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Publication numberUS5887059 A
Publication typeGrant
Application numberUS 08/594,018
Publication dateMar 23, 1999
Filing dateJan 30, 1996
Priority dateJan 30, 1996
Fee statusPaid
Also published asDE69700593D1, EP0878060A1, EP0878060B1, WO1997028614A1
Publication number08594018, 594018, US 5887059 A, US 5887059A, US-A-5887059, US5887059 A, US5887059A
InventorsZheng-yi Xie, John G. Bartkowiak
Original AssigneeAdvanced Micro Devices, Inc.
Export CitationBiBTeX, EndNote, RefMan
External Links: USPTO, USPTO Assignment, Espacenet
System and method for performing echo cancellation in a communications network employing a mixed mode LMS adaptive balance filter
US 5887059 A
Abstract
A system and method for performing echo cancellation in a communications network including a bi-directional two-wire communication line, and a four-wire communication line having a transmit path and a receive path. The system includes a filter coupled to the receive path for reducing the echo component. The filter uses a number of filter coefficients and selectively employs either a full LMS coefficient calculation technique to compute the filter coefficients during a first period of time to achieve quick convergence, or a sign-sign LMS coefficient calculation technique to compute the filter coefficients during a second period of time to achieve improved stability and convergence. The filter uses a power estimation of the transmit path signal to direct the filter as to which coefficient calculation technique to use. The filter controller also includes a counter for determining an amount of time passed since the establishment of a connection, and this information is also used to determine the coefficient calculation technique. The filter generates an echo estimate signal which it subtracts from the received signal to generate an echo canceled signal, also known as an error signal. The filter uses three different step sizes when computing the filter coefficients to selectively achieve quick convergence or greater echo cancellation accuracy.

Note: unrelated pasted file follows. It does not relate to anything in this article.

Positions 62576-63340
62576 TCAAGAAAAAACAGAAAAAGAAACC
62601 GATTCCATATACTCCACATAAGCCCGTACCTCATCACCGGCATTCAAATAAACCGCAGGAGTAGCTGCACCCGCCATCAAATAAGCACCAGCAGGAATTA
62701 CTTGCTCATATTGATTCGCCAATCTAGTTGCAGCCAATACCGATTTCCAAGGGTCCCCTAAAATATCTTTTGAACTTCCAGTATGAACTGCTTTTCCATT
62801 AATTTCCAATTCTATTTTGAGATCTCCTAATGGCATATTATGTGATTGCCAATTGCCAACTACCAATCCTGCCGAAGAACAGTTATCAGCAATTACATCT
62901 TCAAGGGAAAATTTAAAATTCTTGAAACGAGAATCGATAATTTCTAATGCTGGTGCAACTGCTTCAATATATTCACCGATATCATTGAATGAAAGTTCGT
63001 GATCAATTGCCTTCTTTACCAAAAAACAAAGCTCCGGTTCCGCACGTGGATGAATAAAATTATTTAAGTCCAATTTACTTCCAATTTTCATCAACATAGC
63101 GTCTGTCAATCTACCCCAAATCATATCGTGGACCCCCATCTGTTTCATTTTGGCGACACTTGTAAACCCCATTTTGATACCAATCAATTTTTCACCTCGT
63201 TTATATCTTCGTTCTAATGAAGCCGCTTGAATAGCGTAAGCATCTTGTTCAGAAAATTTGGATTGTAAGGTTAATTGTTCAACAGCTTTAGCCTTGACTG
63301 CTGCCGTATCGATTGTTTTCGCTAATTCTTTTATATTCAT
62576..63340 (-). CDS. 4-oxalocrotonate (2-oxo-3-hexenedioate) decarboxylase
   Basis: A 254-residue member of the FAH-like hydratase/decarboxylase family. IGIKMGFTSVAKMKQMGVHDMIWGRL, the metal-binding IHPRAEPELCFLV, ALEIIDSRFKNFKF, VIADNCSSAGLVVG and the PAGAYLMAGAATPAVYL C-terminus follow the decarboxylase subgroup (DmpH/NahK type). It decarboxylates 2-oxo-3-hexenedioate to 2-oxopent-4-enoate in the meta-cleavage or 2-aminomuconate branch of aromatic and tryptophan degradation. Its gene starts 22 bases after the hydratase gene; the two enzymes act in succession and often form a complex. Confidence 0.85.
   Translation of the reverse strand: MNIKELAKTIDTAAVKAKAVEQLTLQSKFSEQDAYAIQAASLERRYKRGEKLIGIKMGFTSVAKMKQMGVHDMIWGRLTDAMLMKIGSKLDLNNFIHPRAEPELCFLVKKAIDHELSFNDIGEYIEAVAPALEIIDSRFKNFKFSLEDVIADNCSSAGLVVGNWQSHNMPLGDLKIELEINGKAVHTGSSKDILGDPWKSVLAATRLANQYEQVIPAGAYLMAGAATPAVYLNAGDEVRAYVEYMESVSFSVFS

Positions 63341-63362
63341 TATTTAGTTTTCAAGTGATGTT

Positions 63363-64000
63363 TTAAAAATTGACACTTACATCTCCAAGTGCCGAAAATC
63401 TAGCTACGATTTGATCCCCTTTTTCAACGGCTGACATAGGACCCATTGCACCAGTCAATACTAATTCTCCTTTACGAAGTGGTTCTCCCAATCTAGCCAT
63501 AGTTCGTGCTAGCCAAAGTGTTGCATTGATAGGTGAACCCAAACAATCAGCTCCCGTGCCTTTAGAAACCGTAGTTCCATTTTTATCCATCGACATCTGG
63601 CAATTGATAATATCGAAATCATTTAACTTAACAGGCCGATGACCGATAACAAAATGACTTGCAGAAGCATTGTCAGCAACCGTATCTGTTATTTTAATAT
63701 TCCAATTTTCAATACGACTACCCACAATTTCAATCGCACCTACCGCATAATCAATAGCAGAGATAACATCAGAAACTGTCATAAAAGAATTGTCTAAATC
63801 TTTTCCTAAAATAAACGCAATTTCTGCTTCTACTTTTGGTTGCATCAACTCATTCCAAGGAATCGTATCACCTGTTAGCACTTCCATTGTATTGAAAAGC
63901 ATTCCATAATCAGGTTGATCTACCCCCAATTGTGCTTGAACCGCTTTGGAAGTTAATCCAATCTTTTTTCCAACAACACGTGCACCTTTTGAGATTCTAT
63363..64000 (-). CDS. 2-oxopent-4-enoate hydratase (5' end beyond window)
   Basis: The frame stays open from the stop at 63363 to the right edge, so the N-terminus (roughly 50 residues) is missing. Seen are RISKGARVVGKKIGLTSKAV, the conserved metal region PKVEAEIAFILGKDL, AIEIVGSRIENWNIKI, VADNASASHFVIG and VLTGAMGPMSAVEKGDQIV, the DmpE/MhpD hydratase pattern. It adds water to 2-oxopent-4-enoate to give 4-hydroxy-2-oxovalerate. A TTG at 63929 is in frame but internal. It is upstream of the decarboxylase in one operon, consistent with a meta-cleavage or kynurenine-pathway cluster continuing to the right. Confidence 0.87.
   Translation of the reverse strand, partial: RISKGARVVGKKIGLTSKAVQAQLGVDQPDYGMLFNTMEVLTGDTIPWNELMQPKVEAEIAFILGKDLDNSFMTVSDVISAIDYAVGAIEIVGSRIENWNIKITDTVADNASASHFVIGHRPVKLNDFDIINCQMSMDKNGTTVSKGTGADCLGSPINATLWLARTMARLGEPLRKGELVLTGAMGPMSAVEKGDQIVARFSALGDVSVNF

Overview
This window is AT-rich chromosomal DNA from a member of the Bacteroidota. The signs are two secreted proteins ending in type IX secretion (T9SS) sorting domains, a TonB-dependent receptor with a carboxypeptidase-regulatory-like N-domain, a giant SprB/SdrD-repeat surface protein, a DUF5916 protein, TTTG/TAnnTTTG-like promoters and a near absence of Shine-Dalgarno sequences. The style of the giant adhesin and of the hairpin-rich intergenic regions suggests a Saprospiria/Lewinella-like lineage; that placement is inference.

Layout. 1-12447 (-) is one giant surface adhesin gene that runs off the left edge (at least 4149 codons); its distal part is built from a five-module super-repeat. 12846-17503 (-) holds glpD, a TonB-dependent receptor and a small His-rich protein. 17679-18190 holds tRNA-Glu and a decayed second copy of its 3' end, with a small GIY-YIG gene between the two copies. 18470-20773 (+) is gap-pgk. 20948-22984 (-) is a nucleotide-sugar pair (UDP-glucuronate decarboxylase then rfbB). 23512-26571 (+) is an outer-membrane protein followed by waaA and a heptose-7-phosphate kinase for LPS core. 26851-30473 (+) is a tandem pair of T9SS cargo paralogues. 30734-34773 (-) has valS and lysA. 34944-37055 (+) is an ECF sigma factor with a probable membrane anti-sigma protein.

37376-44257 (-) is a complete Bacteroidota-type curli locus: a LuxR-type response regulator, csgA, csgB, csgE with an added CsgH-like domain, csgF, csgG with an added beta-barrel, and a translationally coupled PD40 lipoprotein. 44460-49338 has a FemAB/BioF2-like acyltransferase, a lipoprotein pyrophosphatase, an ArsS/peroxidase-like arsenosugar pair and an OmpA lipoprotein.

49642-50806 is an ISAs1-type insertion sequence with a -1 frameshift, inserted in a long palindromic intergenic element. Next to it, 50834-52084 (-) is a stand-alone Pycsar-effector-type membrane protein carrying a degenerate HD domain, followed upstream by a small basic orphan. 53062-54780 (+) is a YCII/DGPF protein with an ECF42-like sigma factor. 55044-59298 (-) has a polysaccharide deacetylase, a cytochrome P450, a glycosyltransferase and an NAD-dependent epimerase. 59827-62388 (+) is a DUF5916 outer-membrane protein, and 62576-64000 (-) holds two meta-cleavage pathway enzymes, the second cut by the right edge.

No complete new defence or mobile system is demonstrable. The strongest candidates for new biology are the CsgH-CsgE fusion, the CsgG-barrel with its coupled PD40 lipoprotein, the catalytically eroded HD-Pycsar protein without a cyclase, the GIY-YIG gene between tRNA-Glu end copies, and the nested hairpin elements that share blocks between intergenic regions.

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Claims(35)
What is claimed is:
1. A system for performing echo cancellation in a communications network, comprising:
a bi-directional two-wire communication line;
a four-wire communication line having a transmit path and a receive path, wherein said transmit path is adapted to transfer a transmit path signal and said receive path is adapted to receive a received signal;
a hybrid transformer coupled between said two-wire communication line and said four-wire communication line which performs two-wire to four-wire circuit conversion on signals transmitted between said two-wire line and said four-wire line, wherein said transmit path signal is provided on said transmit path of said four-wire communication line to said two-wire communication line, wherein an echo component is reflected from said hybrid transformer to said receive path of said four-wire communication line; and